Solar Stimulus Program: How the Scam Works
The solar panel scams continue to pop up with a new addition. Criminals never get tired of trying to swindle people of their money. They come up with different schemes and frauds that cause unsuspecting victims to lose vast sums of money. What makes them so dangerous is how they can seemingly hide a scam in unexpected places. It is the case with the Solar Stimulus Scam, happening this month in the United States, United Kingdom, Canada, and Australia.
If that happened to you, feel free to expose the names of the company that contacted you in the Comments section. How does the scam work?
The Solar Stimulus ad will pop-up on your Facebook feed, promising you a lot of things. It could be on any other social media platform as well. Scammers post the message and customize the details to suit their victims. You may see it and think that you’ve hit the jackpot. But you should think again and save yourself from a lot of trouble. The fake solar stimulus package offers homeowners complete coverage of their electricity bills for the next six months if they accept the switch to solar. But it doesn’t just end there.
According to the details of the ad (grammar mistakes included):
“Homeowners in [your city] can qualify and save thousands in seconds. It’s free with no obligations. Program funds are limited, so ACT now. The Solar Stimulus Program was launched to support homeowners during these uncertain times. The program will cover 100% of your electricity cost for 6 months when going solar. After that period, your bill can be reduced to as little as $30/month (helping you save THOUSANDS each year). To qualify, you MUST own your own home. Stimulus aid funds are limited and will be rewarded at a first-come, first-serve basis. Click the link to learn more and see if your address qualifies.”
The promises don’t end there.
Once you are looking into the offer, you find another message which may trick you into falling for the scam. It says, “There’s no better time to go solar! The American Solar Association [or Canadian, Australian, British] has put together an exciting new Solar Stimulus to help you go solar with ease. When you go ahead with the Stimulus Program, we will write you a check for $500 ($1,000 in California), plus we give you the peace of mind knowing that you will have no payments for the next 6 months!* Now you can lock in your rate for the next 25 years and gain energy independence through solar power!”
The real danger about this scam is that it’s not restricted to one state or county. Everyone is at risk, and the message can always pop-up on your fees. Usually, the scammer spends some time to ensure that the deals of the scam appeal to whoever reads it. The ad has been designed to attract you, and it includes words such as funds, stimulus, and aids – especially since we are all going through some incredible, tough times. You may also find the Washington administration’s logo on the ad (or the logo of your country/state/province government).
Owing to the seriousness and tone of the ad, a lot of people have fallen victim to it. They believe the content of the promo and go-ahead to complete whatever process is asked of them. This scam usually puts residents more at risk.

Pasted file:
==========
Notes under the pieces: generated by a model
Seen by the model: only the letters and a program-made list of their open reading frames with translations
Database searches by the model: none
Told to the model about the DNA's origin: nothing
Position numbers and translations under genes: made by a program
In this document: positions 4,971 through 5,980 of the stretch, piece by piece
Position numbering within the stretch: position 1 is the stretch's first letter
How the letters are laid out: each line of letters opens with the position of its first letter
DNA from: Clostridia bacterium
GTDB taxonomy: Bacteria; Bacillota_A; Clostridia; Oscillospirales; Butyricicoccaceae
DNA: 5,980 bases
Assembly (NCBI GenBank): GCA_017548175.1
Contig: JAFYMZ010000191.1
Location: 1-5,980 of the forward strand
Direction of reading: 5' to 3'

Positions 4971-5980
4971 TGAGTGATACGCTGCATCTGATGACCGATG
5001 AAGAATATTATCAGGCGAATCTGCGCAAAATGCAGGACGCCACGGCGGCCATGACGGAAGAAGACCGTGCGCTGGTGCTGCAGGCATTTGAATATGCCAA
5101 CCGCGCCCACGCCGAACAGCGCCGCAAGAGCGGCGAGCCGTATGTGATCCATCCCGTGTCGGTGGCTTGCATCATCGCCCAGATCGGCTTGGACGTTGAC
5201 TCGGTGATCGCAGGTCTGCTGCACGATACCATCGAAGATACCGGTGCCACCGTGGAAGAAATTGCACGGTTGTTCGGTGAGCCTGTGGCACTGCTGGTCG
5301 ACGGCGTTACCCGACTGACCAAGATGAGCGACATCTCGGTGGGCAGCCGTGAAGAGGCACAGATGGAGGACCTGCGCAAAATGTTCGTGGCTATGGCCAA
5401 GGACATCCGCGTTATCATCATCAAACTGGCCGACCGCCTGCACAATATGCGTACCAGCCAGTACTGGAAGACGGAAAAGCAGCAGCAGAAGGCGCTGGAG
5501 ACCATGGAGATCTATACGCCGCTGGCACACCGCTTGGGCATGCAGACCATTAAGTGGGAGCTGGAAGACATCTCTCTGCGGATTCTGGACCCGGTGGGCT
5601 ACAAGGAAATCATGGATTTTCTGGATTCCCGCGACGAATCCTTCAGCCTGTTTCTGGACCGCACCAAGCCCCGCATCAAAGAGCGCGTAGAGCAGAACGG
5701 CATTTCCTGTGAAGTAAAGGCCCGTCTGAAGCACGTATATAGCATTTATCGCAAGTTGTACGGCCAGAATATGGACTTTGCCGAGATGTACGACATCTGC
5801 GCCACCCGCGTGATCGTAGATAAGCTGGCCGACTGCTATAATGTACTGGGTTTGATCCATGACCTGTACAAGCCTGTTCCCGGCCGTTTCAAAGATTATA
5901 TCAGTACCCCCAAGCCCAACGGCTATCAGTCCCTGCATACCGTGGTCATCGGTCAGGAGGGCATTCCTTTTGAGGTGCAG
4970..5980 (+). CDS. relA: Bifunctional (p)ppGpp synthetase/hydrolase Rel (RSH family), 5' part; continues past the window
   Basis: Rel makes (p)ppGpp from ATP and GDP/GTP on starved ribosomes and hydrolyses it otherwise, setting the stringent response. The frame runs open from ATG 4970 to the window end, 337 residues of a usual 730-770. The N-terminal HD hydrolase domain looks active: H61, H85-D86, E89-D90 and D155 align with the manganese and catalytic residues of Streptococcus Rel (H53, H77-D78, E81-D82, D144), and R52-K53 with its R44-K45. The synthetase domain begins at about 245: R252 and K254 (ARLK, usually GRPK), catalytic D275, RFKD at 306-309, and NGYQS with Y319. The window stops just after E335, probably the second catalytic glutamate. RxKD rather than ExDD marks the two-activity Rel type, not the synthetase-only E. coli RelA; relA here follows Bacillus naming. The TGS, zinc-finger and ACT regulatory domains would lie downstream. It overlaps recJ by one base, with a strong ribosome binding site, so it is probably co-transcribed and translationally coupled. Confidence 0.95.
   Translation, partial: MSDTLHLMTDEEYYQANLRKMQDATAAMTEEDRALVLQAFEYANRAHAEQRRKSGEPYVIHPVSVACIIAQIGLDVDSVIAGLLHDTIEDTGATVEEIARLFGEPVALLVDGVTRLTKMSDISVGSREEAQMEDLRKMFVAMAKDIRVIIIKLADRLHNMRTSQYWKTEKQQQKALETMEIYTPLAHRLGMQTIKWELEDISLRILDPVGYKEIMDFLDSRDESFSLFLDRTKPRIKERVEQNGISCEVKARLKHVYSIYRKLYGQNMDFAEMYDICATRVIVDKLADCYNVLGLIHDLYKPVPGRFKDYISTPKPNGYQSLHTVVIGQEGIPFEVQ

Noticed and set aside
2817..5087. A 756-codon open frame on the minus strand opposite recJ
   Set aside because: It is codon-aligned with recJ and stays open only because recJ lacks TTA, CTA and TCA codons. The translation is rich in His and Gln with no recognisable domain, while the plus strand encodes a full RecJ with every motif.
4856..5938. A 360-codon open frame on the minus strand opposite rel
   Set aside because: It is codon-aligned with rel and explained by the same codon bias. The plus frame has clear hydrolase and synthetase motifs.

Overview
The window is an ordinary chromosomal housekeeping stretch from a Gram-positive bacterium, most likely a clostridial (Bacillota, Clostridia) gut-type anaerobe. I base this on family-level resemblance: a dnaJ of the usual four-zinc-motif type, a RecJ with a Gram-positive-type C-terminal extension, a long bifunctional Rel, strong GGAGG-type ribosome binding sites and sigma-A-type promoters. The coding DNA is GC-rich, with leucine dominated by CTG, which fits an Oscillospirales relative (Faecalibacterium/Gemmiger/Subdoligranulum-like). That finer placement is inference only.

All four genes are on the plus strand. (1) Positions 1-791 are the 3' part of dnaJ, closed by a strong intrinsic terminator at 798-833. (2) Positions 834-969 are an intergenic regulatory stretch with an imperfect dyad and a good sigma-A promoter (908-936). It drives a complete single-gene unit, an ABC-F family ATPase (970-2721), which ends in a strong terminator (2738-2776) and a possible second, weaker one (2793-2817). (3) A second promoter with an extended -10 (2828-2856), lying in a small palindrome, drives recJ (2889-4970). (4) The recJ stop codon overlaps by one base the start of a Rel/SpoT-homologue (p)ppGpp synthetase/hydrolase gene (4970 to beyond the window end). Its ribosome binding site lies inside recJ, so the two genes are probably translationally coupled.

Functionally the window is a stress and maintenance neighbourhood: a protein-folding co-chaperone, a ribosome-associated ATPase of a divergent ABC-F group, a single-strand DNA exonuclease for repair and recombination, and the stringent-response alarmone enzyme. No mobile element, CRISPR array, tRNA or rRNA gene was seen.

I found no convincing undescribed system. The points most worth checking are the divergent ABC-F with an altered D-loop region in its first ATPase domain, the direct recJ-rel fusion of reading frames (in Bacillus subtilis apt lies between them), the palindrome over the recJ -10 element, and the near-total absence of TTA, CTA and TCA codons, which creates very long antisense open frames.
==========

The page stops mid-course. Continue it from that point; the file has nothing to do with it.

In case you reach out to the fraudulent company, the representative that answers the phone will ask you for a lot of personal information. If you are ready to start taking advantage of the deal, you need to pay for some services that – unfortunately – little do you know will never come. The person who answers the phone sets you up with an appointment next week, but you pay over the phone, first. It is a clear indication that the ad came up from a fraudulent company.
Watch the video below to see the Solar Stimulus Program scam exposed by the news, too:
How to Avoid the Solar Stimulus Program Scam
Do not fall for the name of your city that shows up in the ad. You may even see residents from your town featured on the offer page but make no mistake. These testimonials (name of the city) are done through geotagging software, which allows the reader to see pinpointed “clients” precisely in their areas.
If you do some research, you’ll find out that it’s all a scheme designed to rip you off your money. As the old adage says, if it’s too good to be true, you should probably avoid it. There are presently no legitimate offers that provide such type of benefits.
Such attempts to dupe people of their money are disappointing because of the effects they have on them. It’s best to avoid anything that has the tag Solar Stimulus aid or fund.
How To Report a Stimulus Scammer
Warn your family and friends about the Solar Stimulus Program Scam by sharing it on social media using the buttons provided. You can also officially report the scammers to the Federal Trade Commission using the link below:
How To Prevent Identity Theft and More
If you want to be the first to find out the most notorious scams every week, feel free to subscribe to the Scam Detector newsletter here. You’ll receive periodic emails – we promise not to spam. Meanwhile, educate yourself with some other fraud-related articles right under this paragraph, so that you can protect yourself in many other aspects and niches. Last but not least, use the Comments section below to expose other scammers.
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